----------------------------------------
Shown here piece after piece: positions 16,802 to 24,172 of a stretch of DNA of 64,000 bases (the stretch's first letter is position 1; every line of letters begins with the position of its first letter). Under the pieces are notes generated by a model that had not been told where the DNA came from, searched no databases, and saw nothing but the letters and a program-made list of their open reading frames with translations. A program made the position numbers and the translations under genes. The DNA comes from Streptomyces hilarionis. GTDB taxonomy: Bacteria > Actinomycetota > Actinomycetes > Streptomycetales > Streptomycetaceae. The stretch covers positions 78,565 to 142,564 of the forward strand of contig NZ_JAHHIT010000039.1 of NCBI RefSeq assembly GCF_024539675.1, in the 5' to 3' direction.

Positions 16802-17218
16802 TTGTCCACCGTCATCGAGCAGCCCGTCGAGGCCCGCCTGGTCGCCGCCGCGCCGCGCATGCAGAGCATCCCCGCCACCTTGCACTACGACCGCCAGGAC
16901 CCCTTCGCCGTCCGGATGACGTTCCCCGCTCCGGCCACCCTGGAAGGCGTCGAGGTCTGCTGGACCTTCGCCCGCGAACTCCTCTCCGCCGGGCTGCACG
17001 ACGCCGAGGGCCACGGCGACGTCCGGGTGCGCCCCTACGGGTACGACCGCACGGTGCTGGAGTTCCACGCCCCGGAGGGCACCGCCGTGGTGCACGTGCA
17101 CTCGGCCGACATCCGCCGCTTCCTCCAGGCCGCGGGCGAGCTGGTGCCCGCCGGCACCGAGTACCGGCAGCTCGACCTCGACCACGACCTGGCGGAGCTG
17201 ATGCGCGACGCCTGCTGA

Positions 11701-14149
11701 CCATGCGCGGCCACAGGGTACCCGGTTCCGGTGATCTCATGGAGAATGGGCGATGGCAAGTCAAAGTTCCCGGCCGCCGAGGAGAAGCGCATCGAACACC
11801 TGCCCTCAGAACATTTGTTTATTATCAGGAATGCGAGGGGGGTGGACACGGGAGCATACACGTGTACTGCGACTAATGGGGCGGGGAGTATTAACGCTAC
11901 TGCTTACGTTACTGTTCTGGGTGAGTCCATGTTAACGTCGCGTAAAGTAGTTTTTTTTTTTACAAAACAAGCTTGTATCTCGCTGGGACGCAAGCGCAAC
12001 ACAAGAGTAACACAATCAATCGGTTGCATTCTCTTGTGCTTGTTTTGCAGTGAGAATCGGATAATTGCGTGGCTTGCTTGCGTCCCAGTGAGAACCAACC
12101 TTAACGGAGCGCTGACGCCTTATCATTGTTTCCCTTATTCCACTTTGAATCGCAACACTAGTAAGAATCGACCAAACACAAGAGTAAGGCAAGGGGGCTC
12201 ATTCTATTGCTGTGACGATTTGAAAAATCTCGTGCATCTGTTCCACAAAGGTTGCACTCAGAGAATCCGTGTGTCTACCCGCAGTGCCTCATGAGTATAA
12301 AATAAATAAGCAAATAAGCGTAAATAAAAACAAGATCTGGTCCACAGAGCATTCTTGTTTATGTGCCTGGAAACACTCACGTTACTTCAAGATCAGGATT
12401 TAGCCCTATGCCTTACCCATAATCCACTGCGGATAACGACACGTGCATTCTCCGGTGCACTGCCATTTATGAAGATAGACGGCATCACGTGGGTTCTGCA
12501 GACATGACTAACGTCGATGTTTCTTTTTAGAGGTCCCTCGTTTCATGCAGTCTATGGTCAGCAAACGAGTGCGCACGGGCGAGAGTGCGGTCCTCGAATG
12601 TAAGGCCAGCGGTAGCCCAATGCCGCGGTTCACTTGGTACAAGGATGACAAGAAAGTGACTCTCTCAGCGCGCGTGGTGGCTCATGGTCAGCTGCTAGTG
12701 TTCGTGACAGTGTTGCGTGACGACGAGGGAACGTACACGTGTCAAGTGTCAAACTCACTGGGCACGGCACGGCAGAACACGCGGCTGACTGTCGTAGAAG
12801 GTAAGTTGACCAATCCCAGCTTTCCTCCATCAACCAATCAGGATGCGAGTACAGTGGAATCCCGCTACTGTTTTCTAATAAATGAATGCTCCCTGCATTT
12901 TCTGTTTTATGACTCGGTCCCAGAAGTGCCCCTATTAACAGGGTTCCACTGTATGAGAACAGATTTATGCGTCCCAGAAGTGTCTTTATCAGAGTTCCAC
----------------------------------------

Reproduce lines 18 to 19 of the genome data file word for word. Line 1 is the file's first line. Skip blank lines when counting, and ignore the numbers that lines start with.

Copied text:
12601 TAAGGCCAGCGGTAGCCCAATGCCGCGGTTCACTTGGTACAAGGATGACAAGAAAGTGACTCTCTCAGCGCGCGTGGTGGCTCATGGTCAGCTGCTAGTG
12701 TTCGTGACAGTGTTGCGTGACGACGAGGGAACGTACACGTGTCAAGTGTCAAACTCACTGGGCACGGCACGGCAGAACACGCGGCTGACTGTCGTAGAAG